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March 7th in New York City History

Posted: Mar 6, 2013 | 5:59 PM
by Jared Goldstein

1837:  Dr. Henry Draper, the pride of New York University, was an accomplished physician, professor of medicine, astronomer, and astronomy photography pioneer, born.

First picture of the moon.

First picture of a nebula.  This one in Orion.

Draper's observatory in Hastings.

We tour NYU's neighborhood on Greenwich Village tours.

1846:  Grace Episcopal Church was consecrated at Broadway between 10th and 11th Streets.

This beautiful English Gothic Revival edifice was the first work of young James Renwick, fresh from Columbia College.  

More history and tales of the glory of Grace Church towards the end of this posting. *

1926:  The first trans-Atlantic radio-telephone conversation took place between New York City and London.  This occurred fifty years after the phone was invented elsewhere.

1934:  Today Show star Willard Scott born.

1942:  Former Disney CEO Michael Eisner born.  
He grew up on Park Avenue.

1946:  Peter Wolf, pride of the Bronx, and singer for the J. Geils Band 1976-1983 was born.

1971:  Peter Sarsgaard, film and Broadway actor, born.  He lives in Brooklyn with wife Maggie Gyllenhaal and their children.  

He and his wife have a lot in common.  The last syllable of their last names have two "aa"s in a row.

1982:  After performing its 10,000 concert, The New York Philharmonic became the longest-running symphony orchestra in the world.

New York City couldn't afford to found the world's oldest symphony orchestra, but we can afford to keep it going the longest.

2003:  As Billy Joel sings  "the lights (went) down on Broadway."  Well, at least the ones in the theaters  goes dark due to a four day strike.  It is exceedingly rare for Broadway shows to be cancelled.  

*  GRACE CHURCH's wonderful heritage:

Renwick owed the project to family connections, which was very common for NYC architectural, arts, decoration and monument commissions in the 19th Century.  (Maybe still.)

Even so, he was deserving.  The building has been acclaimed as one of New York City's most beautiful.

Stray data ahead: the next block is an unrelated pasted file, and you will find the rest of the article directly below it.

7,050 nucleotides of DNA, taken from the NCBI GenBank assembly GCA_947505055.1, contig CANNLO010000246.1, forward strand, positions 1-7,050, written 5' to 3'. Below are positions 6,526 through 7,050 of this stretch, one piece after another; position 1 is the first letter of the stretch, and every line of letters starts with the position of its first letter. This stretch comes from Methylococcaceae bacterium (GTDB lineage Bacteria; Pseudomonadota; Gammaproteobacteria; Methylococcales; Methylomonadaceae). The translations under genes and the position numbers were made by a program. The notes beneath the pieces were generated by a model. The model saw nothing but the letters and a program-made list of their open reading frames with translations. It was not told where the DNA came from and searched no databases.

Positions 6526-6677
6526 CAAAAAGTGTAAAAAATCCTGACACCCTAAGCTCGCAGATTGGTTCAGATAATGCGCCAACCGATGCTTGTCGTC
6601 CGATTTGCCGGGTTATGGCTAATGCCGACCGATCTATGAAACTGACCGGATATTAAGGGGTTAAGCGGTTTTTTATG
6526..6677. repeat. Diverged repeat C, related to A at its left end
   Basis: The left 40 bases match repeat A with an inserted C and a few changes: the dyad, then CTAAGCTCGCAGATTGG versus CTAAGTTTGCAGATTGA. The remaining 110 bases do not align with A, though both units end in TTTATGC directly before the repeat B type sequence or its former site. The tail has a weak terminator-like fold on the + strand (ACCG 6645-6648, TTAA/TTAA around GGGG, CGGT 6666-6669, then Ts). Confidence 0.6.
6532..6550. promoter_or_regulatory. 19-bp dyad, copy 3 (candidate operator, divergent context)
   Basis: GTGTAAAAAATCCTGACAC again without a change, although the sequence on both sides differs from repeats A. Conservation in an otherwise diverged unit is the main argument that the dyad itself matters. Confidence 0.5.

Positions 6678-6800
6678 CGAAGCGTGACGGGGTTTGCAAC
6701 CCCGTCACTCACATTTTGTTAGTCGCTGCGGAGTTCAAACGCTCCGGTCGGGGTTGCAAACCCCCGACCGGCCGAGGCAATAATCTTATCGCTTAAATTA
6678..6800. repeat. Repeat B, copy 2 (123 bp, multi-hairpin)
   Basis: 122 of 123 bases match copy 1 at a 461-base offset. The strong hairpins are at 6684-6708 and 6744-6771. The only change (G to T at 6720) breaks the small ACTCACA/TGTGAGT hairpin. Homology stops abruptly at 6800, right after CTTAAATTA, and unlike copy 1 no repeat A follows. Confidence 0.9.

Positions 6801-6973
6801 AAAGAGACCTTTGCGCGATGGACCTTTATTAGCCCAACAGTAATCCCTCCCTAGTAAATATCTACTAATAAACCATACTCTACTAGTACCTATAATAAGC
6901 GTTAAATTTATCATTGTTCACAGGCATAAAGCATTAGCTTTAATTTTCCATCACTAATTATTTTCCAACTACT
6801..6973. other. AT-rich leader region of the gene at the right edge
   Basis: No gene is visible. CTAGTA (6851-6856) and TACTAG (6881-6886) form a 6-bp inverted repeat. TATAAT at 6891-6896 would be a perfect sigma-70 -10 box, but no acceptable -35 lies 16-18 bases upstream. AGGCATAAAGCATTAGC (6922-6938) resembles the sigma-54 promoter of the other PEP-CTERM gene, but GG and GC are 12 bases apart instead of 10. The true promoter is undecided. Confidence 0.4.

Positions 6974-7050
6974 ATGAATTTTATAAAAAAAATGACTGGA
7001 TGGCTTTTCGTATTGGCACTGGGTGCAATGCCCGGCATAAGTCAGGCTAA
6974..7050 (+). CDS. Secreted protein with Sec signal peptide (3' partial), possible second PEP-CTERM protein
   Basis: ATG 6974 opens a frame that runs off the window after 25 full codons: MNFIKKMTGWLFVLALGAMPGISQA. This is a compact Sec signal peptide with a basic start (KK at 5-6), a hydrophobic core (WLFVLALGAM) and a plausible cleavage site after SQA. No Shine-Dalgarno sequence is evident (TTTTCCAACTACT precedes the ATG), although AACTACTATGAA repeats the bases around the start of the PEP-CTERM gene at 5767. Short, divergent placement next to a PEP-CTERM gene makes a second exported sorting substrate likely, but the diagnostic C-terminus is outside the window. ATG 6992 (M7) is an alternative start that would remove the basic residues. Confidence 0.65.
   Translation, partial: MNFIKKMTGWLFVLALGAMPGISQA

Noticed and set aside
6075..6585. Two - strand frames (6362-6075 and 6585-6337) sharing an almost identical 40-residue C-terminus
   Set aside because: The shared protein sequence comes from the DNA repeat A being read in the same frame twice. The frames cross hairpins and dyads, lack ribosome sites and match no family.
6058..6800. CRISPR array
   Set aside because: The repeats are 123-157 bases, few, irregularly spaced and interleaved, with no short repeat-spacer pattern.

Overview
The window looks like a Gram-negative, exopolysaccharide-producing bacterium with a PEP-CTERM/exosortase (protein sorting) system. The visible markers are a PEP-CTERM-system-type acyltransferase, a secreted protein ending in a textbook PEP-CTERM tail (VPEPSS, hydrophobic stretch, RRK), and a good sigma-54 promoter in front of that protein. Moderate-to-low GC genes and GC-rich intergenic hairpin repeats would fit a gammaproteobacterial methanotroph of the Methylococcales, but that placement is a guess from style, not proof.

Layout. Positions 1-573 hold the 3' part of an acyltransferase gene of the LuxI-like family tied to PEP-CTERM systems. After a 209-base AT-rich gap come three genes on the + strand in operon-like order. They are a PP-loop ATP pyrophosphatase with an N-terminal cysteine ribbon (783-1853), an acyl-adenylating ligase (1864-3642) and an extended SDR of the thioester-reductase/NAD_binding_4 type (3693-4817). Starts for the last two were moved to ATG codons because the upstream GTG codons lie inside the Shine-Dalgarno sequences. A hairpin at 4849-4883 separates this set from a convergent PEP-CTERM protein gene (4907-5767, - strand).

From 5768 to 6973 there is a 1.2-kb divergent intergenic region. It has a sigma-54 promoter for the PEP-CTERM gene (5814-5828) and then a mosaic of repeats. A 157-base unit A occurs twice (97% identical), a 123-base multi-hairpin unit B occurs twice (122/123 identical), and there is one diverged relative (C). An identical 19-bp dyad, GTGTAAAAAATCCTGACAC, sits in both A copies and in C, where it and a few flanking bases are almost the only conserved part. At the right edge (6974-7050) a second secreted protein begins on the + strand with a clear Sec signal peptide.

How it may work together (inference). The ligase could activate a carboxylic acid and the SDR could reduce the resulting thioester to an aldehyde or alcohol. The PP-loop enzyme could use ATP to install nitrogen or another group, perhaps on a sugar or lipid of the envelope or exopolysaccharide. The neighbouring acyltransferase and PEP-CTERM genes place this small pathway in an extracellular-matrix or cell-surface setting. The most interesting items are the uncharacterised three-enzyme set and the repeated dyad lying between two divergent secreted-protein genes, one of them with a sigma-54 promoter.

When it was opened, the area, near Washington Square, the Ladies Mile department store district, Astor Row, and Union Square, was very fashionable.

Decades later, P.T. Barnum had his circus stars, the dimunative Tom Thumb marry Lavinia Warren there.  Tickets, mainly sold to Vanderbilts and Astors, were sold for $75.  This was equal to the annual wages of two millworkers.  Matthew Brady, the local fashionable photographer who portrayed Lincoln on his rise, was the wedding photographer, which was promoted nationwide.

The church figured in Edith Wharton's novel, The Age of Innocence.

Navy Commander Henry Honeychurh Gorridge's funeral was here.  I wrote about this on the anniversary of this glory on January 22nd.

You might also note that there is a joint along Broadway's trajectory in front of the church, this was due to the influence of local landowners, the Brevoorts, who, besides selecting nephew Renwick as architect, wished to preserve their orchard.  

Broadway: still following the diagonal path of deer and their Native hunters, bending to wealth to save an orchard.

Renwick went on to design the Smithsonian Castle in Washington, D.C., and the new St. Patrick's Cathedral, across which Rockefeller Center developed.  He also designed St. Nicholas Church on 10th Street and Avenue A, across from Tompkins Square Park.  His architectural firm designed the smallpox hospital on Roosevelt Island, which is an evocative ruin.

I refer to Grace Church as a bite sized St. Patrick's Cathedral.  This gets my voyagers' attention;  sometimes they whip their heads to see it.

During the Depression there was a baker that gave out day old bread to a line of starving people, the birth of the breadline.

It has some beautiful grounds.  Despite its beauty, the church's inside suffers from the weather, and they are in continued need of funds for upkeep and improvements.  Please step inside and experience it quiet, calm serenity, and gorgeous stained glass, seemingly a world away from the Broadway the Walt Whitman describes:

"What hurrying human tides, or day or night?
What passions, winnings, losses, ardors, swim thy waters!
What whirls of evil, bliss and sorrow, stem thee!
What curious questioning glances--glints of love!
Leer, envy, scorn, contempt, hope, aspiration!
Thou portal--thou arena--thou of the myriad long-drawn lines and groups!"

We can see Grace Church and Union Square on my Santa Claus the NYC Tour, East Village tours, Greenwich Village tours.  We can see St. Nicholas Church on East Village tours, and Alphabet City tours.

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